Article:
2 min read.Updated: 11 Apr 2017, 02:52 PM ISTShreeja Sen
On the passage of a bill in the Lok Sabha for constitutional status to backward classes commission, social justice minister Gehlot said there would not be any violation of the state commission's powers
New Delhi: The Lok Sabha on Monday passed a constitutional amendment which introduces a National Commission for Socially and Educationally Backward Classes in the Constitution, despite opposition parties claiming certain clauses affected the federal structure of the country.
The National Commission for Backward Classes Bill 2017 to repeal the 1993 law was also passed.
This is the first step towards making the backward classes commission a constitutional body.
On 5 April, the Bharatiya Janata Party- led government introduced a constitutional amendment in Lok Sabha for bringing a new National Commission for Socially and Educationally Backward Classes (NCSEBC) under its purview.
The constitutional amendment will still need to be passed by the Rajya Sabha with two-thirds majority and receive ratifications from more than 50% state governments.
The amendment envisages a five-member panel with several duties, including investigating and monitoring matters regarding safeguards provided for the socially and educationally backward classes, inquiring into specific complaints regarding deprivation of rights and safeguards, advising on their socio-economic development, and submitting reports on the working of the safeguards.
The constitutional amendment also empowers the President to specify communities which would fall under backward class for states and union territories, in consultation with the concerned governor.
Minister for social justice and empowerment T.C. Gehlot assured the lower house that there would not be any violation of the state commission’s powers. None of the powers of the commission are going to be taken away or weakened in anyway, he said.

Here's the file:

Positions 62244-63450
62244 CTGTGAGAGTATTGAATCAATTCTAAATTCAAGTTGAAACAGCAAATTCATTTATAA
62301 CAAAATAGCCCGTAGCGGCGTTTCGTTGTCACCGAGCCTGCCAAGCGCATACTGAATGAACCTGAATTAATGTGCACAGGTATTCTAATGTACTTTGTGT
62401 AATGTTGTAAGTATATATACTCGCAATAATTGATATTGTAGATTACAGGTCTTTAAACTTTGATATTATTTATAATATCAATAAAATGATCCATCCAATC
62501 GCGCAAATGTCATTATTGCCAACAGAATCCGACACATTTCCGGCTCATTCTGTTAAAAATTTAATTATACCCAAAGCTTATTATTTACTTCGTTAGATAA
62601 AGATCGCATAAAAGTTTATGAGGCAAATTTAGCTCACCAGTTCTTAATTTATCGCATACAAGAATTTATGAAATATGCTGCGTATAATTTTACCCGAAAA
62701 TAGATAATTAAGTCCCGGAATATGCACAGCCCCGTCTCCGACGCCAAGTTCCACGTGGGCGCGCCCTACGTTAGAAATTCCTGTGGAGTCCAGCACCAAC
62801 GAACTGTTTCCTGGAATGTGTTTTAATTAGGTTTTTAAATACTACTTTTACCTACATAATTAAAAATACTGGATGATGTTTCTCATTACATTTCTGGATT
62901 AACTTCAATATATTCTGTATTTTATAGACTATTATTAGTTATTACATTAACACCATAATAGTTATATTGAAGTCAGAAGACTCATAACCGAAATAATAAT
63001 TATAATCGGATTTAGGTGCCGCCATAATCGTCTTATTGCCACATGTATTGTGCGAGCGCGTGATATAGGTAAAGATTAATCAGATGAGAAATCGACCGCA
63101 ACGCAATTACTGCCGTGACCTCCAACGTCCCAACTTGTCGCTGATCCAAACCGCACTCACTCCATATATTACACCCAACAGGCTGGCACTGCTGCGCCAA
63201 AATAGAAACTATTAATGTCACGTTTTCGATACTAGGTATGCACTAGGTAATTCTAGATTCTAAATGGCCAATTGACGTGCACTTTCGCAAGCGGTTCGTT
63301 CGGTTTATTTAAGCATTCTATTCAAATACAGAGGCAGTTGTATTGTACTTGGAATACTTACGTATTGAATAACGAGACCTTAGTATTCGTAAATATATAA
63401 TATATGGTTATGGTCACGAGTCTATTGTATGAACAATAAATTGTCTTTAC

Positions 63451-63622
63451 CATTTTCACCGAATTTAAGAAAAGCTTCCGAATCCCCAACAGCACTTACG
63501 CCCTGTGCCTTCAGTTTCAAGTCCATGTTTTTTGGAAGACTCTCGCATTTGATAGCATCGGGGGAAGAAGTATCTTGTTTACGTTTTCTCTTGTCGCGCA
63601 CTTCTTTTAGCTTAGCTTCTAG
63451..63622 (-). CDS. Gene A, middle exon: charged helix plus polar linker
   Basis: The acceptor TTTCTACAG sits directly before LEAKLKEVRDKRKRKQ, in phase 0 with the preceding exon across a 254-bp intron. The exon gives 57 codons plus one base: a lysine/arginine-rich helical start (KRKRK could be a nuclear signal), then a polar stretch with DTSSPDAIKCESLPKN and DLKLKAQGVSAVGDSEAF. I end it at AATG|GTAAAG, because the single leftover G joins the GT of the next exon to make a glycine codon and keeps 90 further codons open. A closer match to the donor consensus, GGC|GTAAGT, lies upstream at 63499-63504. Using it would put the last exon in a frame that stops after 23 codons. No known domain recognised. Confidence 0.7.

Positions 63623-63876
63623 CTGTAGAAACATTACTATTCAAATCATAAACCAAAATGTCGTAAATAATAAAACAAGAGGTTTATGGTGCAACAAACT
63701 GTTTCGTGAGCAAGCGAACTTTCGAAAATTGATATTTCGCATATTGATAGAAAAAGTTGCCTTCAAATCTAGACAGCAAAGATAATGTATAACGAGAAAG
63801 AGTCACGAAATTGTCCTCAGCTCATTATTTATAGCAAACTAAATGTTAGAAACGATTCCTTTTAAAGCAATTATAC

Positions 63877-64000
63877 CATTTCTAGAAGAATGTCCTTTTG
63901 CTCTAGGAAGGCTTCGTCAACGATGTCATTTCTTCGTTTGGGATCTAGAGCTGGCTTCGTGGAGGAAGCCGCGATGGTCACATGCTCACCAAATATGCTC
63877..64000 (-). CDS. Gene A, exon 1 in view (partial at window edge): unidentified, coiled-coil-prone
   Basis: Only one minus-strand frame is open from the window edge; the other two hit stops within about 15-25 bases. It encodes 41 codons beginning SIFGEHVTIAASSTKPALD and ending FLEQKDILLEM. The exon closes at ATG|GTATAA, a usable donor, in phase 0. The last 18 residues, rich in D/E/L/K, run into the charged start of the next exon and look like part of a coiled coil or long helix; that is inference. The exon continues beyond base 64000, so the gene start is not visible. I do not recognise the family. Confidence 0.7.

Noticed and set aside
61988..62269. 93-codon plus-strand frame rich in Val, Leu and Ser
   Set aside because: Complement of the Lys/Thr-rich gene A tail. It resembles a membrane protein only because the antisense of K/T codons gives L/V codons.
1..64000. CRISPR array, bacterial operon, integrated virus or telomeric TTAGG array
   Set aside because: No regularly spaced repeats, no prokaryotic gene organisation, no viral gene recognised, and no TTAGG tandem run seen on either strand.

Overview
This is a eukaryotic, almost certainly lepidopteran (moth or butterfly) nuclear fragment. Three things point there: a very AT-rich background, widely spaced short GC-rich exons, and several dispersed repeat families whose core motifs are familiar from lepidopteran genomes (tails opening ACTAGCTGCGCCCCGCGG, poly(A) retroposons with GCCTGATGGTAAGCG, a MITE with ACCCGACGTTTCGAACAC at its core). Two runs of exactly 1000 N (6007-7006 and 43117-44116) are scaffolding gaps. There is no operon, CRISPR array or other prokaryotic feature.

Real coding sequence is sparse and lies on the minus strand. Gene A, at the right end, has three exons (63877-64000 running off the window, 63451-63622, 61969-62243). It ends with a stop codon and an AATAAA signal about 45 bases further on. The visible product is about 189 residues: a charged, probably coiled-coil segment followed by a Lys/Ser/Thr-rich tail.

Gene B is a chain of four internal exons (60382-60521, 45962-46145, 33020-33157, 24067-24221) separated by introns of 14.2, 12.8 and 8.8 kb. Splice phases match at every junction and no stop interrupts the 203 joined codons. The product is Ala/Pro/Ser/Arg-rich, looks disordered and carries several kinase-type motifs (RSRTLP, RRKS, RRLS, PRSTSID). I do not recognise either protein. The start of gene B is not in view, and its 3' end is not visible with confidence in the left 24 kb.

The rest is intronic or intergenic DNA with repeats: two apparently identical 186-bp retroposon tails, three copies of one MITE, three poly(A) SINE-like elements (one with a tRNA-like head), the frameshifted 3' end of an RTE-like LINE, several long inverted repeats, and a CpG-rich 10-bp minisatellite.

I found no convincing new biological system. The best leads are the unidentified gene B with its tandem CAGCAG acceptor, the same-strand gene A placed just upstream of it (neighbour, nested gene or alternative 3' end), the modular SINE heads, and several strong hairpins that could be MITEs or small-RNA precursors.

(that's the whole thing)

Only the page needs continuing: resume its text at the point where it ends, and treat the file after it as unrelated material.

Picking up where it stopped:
Opposition parties had opposed the power of the President to specify communities as backward classes.
Kalyan Banerjee of the Trinamool Congress opposed the clause which empowers the President to identify communities as backward classes. The power of the President is on consultation with the governor of the state.
“Time and again this government is trying to hit the federal structure of the Constitution," he added, also referring to the goods and services tax law.
Bhartruhari Mahtab, MP from the Biju Janata Dal also opposed the bill, not on the “issue of the reservation policy but because it goes against the federal character of the country". He said he was anxious that the power of the state governments to add a caste under backward classes would be taken away.
Mahtab also took up the issue of the timing of the new bill, in light of recent agitations by the Jats in Haryana and Patidars in Gujarat.
“Is it because there’s an agitation brewing in Haryana, Maharashtra, Andhra Pradesh, Gujarat? That is the political angle, that’s the hidden agenda. This bill doesn’t help those castes. Once this bill becomes a law, it will be very difficult to include Jats, Marathas, Patidars—it’s a very lengthy process. These agitations will get more aggravated. Allow state government to decide," Mahtab said.
Responding, Gehlot said that since the governor is advised by the state governments and the President by the Parliament, there would not be any exclusion of the states in the process of notifying backward classes. He added that the rules which the government will bring will clarify all issues in greater detail.
Asaduddin Owaisi, of All India Majlis-e-Ittehad-ul Muslimeen, sought inclusion of members of the Muslim community as backward classes based on empirical data that they are socially and educationally backward.
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